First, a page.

Located just a mile from Sheffield City Centre, on a hill overlooking the lower Don Valley stand the familiar ruins of Sheffield Manor Lodge.  With an uninterrupted history of occupancy that stretches far back into history, the 14 hectare site within which it stands is a survival of the great Medieval Sheffield deer park, now surrounded by 20th century housing.

Excavations during the 1970s have unearthed huge numbers of artefacts; a flint stone scraper from Neolithic times, deer antlers, Tudor tiles, pottery and a beer tap from the 19th century pub on the site. All record how people lived on Park Hill throughout the ages.

Whilst most of the historic buildings were demolished in the early 18th century the magnificent Tudor Turret House survives, complete with its decorated banqueting room, and is virtually the only building that Mary Queen of Scots, held captive in Sheffield for fourteen long years, would recognise today from all those she knew.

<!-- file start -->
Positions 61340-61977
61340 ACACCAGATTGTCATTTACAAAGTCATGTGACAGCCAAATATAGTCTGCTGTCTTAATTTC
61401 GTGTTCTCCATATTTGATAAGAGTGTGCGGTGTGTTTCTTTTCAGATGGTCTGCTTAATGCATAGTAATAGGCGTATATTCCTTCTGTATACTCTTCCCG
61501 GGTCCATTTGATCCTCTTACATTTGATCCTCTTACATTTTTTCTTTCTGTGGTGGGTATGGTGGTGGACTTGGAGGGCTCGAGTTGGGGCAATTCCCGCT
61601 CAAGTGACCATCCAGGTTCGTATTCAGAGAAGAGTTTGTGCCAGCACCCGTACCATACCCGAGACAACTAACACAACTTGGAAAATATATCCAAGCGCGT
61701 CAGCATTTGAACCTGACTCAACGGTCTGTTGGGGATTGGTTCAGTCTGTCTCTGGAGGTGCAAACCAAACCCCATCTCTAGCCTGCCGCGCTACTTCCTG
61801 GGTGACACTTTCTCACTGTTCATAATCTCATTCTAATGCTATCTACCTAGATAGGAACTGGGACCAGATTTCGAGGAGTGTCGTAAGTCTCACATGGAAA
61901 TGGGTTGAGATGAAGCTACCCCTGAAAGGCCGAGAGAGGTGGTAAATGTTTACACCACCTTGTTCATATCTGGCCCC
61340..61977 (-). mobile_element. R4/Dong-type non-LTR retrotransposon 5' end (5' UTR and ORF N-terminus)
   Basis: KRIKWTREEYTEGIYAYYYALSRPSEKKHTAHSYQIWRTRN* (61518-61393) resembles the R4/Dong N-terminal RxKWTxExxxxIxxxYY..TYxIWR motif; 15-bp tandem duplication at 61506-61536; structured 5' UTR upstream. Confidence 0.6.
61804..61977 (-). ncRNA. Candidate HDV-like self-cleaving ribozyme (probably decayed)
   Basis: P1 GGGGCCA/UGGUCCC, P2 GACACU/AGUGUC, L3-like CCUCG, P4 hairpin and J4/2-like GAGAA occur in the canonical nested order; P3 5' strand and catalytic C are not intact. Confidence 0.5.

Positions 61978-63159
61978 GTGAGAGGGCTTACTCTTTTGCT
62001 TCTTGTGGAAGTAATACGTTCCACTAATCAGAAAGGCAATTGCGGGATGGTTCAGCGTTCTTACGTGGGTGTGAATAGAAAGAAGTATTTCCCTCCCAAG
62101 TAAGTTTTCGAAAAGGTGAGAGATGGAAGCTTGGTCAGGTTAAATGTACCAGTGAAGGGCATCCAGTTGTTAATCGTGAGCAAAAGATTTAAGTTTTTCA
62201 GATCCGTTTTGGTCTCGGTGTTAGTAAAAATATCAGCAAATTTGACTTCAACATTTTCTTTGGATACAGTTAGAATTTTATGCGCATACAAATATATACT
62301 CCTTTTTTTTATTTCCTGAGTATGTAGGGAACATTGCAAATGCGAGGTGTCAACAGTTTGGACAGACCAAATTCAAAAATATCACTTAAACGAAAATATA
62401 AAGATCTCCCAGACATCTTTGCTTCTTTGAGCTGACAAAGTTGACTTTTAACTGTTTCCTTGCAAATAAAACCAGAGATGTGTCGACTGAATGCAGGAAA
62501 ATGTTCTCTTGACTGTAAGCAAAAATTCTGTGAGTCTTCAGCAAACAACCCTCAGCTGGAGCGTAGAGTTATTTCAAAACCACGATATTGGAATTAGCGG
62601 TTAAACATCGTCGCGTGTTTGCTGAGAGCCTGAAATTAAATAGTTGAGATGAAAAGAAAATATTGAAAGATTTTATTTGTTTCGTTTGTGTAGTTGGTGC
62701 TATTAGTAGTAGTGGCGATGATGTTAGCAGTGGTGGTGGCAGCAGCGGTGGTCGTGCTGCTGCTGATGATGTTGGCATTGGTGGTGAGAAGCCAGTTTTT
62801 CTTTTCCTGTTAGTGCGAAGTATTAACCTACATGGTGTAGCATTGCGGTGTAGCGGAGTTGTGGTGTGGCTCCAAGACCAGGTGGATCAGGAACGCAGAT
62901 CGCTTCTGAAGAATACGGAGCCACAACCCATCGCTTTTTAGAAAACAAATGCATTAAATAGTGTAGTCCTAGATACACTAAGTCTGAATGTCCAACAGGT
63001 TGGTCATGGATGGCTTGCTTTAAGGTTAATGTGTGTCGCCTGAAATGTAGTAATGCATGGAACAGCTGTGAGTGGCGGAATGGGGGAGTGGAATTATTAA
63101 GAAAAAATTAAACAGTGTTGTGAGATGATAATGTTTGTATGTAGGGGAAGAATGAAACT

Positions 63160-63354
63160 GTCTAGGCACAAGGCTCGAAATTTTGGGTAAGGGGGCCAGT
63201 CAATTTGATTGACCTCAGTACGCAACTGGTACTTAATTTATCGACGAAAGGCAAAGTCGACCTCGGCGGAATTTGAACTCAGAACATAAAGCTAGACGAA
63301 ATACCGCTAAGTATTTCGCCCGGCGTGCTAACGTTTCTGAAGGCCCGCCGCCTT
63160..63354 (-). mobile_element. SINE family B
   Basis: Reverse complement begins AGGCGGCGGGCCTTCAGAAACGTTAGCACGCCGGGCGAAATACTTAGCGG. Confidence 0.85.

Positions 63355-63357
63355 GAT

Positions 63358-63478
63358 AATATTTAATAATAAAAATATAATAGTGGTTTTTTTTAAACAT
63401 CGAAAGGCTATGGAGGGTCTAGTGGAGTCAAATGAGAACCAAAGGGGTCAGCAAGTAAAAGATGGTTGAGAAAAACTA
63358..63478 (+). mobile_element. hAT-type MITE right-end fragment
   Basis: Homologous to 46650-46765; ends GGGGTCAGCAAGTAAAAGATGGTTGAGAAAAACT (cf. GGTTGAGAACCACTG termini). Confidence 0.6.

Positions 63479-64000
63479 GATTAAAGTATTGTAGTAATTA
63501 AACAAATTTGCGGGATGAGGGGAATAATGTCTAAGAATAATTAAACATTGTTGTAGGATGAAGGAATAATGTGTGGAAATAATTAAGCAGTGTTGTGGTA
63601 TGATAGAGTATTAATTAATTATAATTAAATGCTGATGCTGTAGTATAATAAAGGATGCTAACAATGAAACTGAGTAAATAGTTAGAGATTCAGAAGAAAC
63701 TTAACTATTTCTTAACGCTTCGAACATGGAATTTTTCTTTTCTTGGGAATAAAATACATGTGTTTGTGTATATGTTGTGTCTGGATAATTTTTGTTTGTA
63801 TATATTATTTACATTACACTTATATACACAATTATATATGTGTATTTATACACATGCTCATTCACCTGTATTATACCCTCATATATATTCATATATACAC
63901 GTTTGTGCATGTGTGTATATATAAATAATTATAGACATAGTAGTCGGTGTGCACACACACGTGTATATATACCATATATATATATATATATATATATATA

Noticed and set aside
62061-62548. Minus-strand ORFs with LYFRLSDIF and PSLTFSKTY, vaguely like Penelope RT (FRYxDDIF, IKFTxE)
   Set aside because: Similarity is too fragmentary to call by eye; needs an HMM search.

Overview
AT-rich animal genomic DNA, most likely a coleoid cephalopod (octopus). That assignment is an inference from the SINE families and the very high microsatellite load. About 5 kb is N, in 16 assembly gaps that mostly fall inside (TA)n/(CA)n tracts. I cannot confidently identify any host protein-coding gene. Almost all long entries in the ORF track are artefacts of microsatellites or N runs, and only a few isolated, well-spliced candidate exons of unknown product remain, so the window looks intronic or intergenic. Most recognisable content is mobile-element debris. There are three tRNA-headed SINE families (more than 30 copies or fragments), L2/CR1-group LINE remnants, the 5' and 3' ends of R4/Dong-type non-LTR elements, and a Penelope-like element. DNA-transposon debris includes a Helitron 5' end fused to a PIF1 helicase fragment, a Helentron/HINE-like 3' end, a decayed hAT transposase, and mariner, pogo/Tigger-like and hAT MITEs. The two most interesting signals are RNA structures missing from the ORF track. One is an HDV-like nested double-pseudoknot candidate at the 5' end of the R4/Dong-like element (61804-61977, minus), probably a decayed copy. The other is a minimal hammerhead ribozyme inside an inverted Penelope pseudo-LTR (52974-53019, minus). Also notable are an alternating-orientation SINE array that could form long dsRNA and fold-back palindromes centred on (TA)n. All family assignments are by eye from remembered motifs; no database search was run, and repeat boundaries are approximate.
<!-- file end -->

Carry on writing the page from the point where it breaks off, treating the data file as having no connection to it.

Throughout the 20th century the site was abandoned, derelictand vandalised but since 2004 the local social enterprise Green Estate have managed and restored the site following the granting of £1.6m Heritage Lottery funding.  The work of restoration continues with the building of new gardens in the ruins, including Queen Mary's Garden, a lavendar labyrinth, and the Apothecary's Garden. Our aim is to bring new life and a sense of pride in their past to the local community.


Click on the image below for a TOUR GUIDE to the site.

You are invited to come and investigate the past on this website and at the new


Manor Lodge

Discovery Centre


to understand how this is part of your Great Sheffield Story.